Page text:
Learn More
Evidence is presented that mitochondria are implicated in the previously described programmed cell death (PCD) process induced by acetic acid in Saccharomyces cerevisiae. In yeast cells undergoing a PCD process induced by acetic acid, translocation of cytochrome c (CytC) to the cytosol and reactive oxygen species production, two events known to be(More)
Recent evidence has revealed the occurrence of an apoptotic phenotype in Saccharomyces cerevisiae that is inducible with oxidative stress. Here, exposure of S. cerevisiae to 20-200 mM acetic acid for 200 min at pH 3.0 resulted in cell death. Yeast mortality induced by 120-200 mM acid was not inhibited by cycloheximide and was accompanied by ultrastructural(More)
BACKGROUND Mycobacterium ulcerans disease, or Buruli ulcer (BU), is an indolent, necrotizing infection of skin, subcutaneous tissue and, occasionally, bones. It is the third most common human mycobacteriosis worldwide, after tuberculosis and leprosy. There is evidence that M. ulcerans is an environmental pathogen transmitted to humans from aquatic niches;(More)
BACKGROUND Buruli ulcer (BU) is an emerging infectious disease caused by Mycobacterium ulcerans that can result in extensive necrotizing cutaneous lesions due to the cytotoxic exotoxin mycolactone. There is no specific vaccine against BU but reports show some degree of cross-reactive protection conferred by M. bovis BCG immunization. Alternatively, an M.(More)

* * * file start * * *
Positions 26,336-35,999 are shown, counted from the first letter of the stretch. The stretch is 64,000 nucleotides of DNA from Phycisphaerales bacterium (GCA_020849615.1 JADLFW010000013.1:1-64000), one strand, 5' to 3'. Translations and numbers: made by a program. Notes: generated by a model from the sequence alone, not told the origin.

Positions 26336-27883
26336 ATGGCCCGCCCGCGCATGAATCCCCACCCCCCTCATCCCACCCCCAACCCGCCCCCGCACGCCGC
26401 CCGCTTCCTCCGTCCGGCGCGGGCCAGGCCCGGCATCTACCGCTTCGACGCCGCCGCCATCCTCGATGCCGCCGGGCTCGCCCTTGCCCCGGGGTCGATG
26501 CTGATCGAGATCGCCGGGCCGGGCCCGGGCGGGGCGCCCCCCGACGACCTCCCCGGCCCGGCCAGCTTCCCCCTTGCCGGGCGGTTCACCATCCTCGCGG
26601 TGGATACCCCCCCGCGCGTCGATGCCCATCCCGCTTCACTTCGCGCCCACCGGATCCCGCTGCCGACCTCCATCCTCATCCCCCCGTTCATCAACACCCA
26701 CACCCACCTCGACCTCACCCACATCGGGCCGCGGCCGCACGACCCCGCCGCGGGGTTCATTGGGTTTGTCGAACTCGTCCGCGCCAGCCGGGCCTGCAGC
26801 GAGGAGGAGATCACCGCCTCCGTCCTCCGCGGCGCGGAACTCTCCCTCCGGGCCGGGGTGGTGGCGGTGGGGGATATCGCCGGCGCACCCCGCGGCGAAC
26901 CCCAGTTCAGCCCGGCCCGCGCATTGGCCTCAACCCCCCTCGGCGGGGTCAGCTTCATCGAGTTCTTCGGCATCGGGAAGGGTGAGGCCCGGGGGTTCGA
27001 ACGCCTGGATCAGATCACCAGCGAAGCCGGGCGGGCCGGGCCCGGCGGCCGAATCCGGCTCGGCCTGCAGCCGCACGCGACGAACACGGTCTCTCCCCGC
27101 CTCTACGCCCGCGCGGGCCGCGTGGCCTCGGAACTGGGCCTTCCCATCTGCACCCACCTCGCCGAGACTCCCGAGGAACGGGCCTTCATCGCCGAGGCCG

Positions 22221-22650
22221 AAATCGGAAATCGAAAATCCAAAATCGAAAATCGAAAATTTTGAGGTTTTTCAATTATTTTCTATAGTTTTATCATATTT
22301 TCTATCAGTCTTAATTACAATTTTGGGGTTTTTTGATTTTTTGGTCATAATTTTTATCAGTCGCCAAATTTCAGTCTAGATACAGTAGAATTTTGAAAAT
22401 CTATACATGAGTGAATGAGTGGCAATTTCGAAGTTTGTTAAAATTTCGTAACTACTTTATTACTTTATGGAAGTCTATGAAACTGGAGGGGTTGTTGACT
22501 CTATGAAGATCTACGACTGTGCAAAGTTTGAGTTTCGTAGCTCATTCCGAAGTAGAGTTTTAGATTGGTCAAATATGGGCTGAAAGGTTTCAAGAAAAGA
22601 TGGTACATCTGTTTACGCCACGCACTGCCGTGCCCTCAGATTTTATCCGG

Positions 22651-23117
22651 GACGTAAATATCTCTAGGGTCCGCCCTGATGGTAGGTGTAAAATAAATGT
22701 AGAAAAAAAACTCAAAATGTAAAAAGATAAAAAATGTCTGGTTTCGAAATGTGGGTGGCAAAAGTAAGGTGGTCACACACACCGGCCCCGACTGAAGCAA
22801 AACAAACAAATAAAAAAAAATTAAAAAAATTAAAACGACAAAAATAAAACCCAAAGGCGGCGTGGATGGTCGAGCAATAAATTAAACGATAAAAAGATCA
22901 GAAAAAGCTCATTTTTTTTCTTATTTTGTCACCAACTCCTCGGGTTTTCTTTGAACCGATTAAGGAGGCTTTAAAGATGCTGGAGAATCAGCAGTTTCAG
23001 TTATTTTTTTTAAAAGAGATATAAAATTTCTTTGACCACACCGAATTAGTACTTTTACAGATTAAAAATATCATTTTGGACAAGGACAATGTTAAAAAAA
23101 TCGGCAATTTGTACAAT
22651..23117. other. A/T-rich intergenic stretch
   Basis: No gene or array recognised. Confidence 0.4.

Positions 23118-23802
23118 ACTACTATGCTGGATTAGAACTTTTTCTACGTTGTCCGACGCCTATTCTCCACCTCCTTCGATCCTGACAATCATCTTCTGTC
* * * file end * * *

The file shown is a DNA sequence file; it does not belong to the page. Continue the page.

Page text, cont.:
M ycobacterium ulcerans infection, which can cause Buruli ulcer, is the third most common human mycobacteriosis worldwide, after tuberculosis and leprosy. Buruli ulcer occurs predominantly in humid tropical areas of Asia, Latin America, and, mainly, Africa, where the incidence has been increasing, surpassing tuberculosis and leprosy in some regions [1].(More)
BACKGROUND Buruli ulcer (BU) is a neglected necrotizing disease of the skin, subcutaneous tissue and bone, caused by Mycobacterium ulcerans. BU pathogenesis is associated with mycolactone, a lipidic exotoxin with cytotoxic and immunosuppressive properties. Since 2004, the World Health Organization recommends the treatment of BU with a combination of(More)
Biological cellular systems are groups of cells sharing a set of characteristics, mainly key function and origin. Phagocytes are crucial in the host defense against microbial infection. The previously proposed phagocyte cell systems including the most recent and presently prevailing one, the mononuclear phagocyte system (MPS), grouped mononuclear cells but(More)
An ample understanding of the complex interactions between host and pathogen will improve our ability to develop new prophylactic and therapeutic measures against infection. Precise classification of infectious agents in regards to their infective lifestyles in the host and corresponding pathogenic implications are required because clear concepts are(More)
BACKGROUND The reservoir and mode of transmission of Mycobacterium ulcerans, the causative agent of Buruli ulcer, remain unknown. Ecological, genetic and epidemiological information nonetheless suggests that M. ulcerans may reside in aquatic protozoa. METHODOLOGY/PRINCIPAL FINDINGS We experimentally infected Acanthamoeba polyphaga with M. ulcerans and(More)
BACKGROUND Buruli ulcer (BU) is a necrotizing disease of the skin, subcutaneous tissue and bone caused by Mycobacterium ulcerans. It has been suggested that the immune response developed during the recommended rifampicin/streptomycin (RS) antibiotherapy is protective, contributing to bacterial clearance. On the other hand, paradoxical reactions have been(More)